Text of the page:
a walk on the beach

Kabourophobia in Action

The whole time she was at the coast, my mum (who is a worrier, like me) remained in a constant state of RED ALERT, perpetually scanning the horizon for the sight of the shark fins which she was convinced would signal the imminent death of every last one of us. We should never have let her see Jaws that time, seriously.

Now, I wasn’t the least bit worried about shark attacks, but I can’t really fault my mum for her CONSTANT! VIGILANCE! because the only reason I didn’t worry about being eaten by a shark was because I knew there was a far more dangerous enemy at hand: CRABS.

See, beaches can be difficult for me, on account of my phobia of crustaceans. (Ya don’t say!) Clearwater wasn’t too bad, because it’s busy and it’s clean, and it gets raked every night, so it isn’t exactly the ideal habitat for my arch enemies. A couple of days into our holiday, though, we decided to take a trip to Tarpon Springs, which is a little Greek community* just along the coast from Clearwater. We’ve visited Tarpon a few times now, but go back when we can, not just because it’s one of the few places outside Greece itself where you can eat a proper souvlaki, but because last time we were there we did a dolphin-spotting trip, and the dolphins put on such an amazing show for us that we just had to do it all over again.

(*When I say “A Greek community”, I mean EVERYTHING there is Greek: shops, restaurants, people… This time around, Terry, being Greek himself, caused quite a stir in some of the stores, where the people just could. not. get. over. the fact that he was a Greek who’d been born and raised in Scotland. “OMG, a SCOTTISH GREEK!” they kept shrieking. “CAN YOU BELIEVE IT, THAT IS SOOOO CUUUUUTTTTTEE!”)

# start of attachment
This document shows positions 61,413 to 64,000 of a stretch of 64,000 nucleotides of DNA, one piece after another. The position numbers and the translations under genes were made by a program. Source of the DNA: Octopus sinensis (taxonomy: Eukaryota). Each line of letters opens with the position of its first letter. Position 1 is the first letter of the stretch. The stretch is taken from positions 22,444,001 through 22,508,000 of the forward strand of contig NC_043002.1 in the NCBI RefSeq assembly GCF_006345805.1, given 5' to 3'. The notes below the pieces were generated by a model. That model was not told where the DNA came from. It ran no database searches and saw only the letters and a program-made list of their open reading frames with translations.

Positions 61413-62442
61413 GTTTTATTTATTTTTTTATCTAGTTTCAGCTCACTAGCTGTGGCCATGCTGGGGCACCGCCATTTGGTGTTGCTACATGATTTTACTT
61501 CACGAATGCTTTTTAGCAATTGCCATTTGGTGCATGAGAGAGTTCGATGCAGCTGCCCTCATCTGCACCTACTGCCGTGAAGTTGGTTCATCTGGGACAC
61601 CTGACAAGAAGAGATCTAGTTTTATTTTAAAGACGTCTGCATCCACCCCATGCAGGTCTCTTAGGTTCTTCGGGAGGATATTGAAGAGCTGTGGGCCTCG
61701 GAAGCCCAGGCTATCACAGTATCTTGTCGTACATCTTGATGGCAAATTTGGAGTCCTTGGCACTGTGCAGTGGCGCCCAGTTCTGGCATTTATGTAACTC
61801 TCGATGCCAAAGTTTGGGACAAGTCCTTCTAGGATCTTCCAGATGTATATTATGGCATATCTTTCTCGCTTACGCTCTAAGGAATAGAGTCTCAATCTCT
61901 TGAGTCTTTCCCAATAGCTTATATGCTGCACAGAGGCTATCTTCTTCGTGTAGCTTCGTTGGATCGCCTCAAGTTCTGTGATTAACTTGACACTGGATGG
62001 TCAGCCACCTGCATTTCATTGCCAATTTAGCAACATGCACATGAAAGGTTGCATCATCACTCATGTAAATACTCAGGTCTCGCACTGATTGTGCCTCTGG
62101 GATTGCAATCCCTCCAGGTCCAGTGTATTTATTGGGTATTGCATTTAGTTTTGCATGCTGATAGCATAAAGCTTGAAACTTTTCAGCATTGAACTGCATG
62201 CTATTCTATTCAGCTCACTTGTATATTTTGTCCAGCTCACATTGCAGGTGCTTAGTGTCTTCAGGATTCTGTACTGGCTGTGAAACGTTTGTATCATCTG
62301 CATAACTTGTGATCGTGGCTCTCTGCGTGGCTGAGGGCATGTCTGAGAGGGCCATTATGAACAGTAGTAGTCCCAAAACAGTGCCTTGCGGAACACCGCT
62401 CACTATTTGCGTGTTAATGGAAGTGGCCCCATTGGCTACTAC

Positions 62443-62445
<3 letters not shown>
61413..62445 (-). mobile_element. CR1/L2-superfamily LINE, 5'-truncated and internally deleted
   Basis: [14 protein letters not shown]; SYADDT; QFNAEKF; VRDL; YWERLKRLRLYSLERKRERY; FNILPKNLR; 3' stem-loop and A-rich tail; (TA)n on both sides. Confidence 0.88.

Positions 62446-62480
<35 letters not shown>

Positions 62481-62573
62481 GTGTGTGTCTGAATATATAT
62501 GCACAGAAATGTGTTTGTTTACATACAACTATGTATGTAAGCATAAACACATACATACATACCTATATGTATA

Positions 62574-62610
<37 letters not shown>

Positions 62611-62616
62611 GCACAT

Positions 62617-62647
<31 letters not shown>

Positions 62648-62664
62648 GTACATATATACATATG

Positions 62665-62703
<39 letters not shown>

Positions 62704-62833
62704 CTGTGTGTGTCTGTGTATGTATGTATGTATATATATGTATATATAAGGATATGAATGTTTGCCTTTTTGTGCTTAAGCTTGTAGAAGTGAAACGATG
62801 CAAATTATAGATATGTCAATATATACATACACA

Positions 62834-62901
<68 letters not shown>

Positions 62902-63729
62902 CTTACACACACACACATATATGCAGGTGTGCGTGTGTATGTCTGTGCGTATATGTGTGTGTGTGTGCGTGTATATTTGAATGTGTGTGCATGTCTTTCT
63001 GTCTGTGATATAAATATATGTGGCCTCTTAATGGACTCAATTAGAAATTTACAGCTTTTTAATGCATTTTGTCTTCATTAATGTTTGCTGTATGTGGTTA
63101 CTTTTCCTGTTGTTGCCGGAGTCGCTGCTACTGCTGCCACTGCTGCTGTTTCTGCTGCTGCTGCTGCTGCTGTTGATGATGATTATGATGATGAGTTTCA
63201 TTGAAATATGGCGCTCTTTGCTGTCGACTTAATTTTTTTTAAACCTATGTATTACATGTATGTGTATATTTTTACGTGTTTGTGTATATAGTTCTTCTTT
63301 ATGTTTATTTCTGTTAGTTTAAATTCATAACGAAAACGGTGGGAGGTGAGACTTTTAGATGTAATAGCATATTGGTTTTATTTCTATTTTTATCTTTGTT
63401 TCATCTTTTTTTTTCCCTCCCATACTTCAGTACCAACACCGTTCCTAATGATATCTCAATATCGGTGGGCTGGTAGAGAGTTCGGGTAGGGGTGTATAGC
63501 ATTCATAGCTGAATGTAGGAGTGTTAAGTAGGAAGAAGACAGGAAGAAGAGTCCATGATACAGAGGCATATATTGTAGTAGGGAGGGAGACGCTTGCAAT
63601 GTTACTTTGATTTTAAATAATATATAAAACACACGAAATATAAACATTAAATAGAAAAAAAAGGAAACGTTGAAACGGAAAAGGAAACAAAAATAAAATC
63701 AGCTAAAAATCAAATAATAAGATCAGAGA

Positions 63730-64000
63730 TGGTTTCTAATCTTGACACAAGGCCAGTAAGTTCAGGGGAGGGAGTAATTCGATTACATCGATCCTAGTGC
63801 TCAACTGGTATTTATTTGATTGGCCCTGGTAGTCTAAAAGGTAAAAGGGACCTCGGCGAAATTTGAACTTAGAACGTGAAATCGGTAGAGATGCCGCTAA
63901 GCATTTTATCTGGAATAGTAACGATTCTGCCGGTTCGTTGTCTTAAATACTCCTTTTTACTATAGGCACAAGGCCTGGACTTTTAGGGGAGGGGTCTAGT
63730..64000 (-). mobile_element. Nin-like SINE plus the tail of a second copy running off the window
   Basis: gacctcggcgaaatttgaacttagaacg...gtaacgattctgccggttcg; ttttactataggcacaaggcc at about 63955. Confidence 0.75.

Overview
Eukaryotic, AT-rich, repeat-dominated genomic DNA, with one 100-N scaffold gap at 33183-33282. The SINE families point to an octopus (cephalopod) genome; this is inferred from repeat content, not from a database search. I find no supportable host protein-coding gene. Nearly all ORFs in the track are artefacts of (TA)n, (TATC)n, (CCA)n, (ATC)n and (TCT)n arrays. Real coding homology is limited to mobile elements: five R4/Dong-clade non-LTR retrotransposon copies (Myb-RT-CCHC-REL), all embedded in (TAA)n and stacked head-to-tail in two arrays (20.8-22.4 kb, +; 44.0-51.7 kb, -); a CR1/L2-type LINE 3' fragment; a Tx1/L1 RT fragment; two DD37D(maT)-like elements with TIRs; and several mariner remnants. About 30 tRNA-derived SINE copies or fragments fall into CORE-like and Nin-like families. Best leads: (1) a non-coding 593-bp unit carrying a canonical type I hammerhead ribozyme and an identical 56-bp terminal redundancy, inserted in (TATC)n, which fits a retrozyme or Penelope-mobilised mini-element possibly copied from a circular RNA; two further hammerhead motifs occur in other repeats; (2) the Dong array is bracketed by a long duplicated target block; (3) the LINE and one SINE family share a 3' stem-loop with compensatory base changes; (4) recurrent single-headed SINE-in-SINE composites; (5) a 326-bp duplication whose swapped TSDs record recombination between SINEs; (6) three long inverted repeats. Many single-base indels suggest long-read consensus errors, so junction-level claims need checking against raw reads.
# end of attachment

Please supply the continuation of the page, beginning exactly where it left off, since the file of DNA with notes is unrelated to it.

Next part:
This year, unfortunately, the dolphins were being shy, so we only got a tiny glimpse of them. To make up for it, though, we were taken to a little ‘desert’ island just off the coast, and allowed to wander around for half an hour, collecting some of the millions of shells that were washed up there. Now, I didn’t know this would be happening, because the island stop hadn’t been part of the previous trip we’d taken there, so I was a little unprepared for it, and didn’t have my swimsuit or anything with me. It was probably just as well, though, because as soon as I stepped off the boat and clocked all of the shells, I knew instantly that I was in the presence of The Enemy. They were close. They were all around, in fact. And so I passed a slightly uncomfortable half an hour scanning the sand for any sign of them, while my family all tried valiantly to pretend that, why, no, those holes in the sand weren’t made by crabs, definitely not, no crabs here, and my mind shrieked at me to “RUN! NOW! ENEMY SIGHTED OMG!”

As it happened, the enemy was only briefly sighted, in the shape of a large, dead crab which a girl from our boat picked up by its tail, and, OMG THEY HAVE TAILS, CAN YOU BELIEVE IT? I didn’t know they had tails. Next I’ll find out that some of them have, I don’t know, WINGS, or something, and then I’ll have to build me a crab shelter and live inside it forever more, and I’m not even joking.